Psychic characters get access to strange feats and bizarre powers. They can manifest their powers without a visual display (sometimes). They have the most potent selection of mind control powers in the game. Almost all their powers are pumpable, and so even first and second level powers can be dangerous at high levels. This makes them surprising to DM, and I have written this document to put them into context.
Fights like a cleric, d10 HP. Weak save is Fortitude. The raison d’étre of the class is a potent magical weapon he didn’t have to pay any money for; instead, he pays in feats, possessing only the standard ones. Because of this a soulknife should have better gear than his teammates, as his share of the treasure is not spent improving his weapon. A soulknife has several auxiliary powers for the blade; at 2nd level he can throw it with a 30' range increment and get it back for a move equivalent action next round. Starting at 3rd level he can put a charge on the blade that stays there until he hits someone with it, for a bit more damage. The powers of the knife is redialable and becomes flexible in size over time. Starting at 9th level, weenies are not a good defense as they get a form of Whirlwind. Soulknives are never safe to approach and are never disarmed, even in jail.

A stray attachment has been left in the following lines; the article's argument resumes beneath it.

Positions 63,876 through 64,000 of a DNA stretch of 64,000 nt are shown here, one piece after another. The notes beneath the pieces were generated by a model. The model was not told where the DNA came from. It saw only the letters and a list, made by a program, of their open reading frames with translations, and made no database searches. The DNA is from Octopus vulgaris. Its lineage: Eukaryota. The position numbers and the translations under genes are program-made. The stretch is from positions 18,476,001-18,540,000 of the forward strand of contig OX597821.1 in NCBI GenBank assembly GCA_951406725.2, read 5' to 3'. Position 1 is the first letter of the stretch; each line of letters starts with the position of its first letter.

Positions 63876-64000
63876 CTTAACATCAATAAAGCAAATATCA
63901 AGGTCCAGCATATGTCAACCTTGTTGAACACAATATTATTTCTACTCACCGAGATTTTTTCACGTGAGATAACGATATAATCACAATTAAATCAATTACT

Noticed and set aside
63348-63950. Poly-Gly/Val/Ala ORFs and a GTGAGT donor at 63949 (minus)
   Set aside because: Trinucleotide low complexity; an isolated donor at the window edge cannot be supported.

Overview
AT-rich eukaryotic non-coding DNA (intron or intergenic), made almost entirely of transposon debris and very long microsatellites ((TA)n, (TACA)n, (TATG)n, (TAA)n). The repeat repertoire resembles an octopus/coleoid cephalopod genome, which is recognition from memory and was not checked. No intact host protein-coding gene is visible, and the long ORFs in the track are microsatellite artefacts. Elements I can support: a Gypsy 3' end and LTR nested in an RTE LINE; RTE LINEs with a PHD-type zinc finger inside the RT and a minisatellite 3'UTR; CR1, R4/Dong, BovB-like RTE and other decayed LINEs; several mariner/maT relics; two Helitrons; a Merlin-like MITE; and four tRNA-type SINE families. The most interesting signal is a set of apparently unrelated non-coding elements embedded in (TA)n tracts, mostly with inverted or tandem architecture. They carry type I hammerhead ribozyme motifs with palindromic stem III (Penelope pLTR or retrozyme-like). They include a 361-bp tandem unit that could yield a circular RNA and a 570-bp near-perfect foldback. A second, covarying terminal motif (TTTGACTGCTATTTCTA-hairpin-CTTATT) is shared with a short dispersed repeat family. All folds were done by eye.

Most Fortitude saving throws in the game are highly disabling; further a lot of front line combatants force Fortitude saving throws during combat (either through poison, similar effects, or style feats). Soulknives are proficient with light armor only. Anything that does not take damage vs. slashing weapons will really irritate them.
Soulknives trade feats for gear, essentially; they should always have better gear than their party mates when taking the knife into account. Compared to fighters of the same level, soulknives fight worse and have basically no feats. Compared to rangers, soulknives fight worse and have no spells or little buddies. Compared to barbarians, soulknives can’t eat damage as well and don’t have the evasion specials or the rage. Essentially, treat as a fighter but feel free to target with Fortitude saves.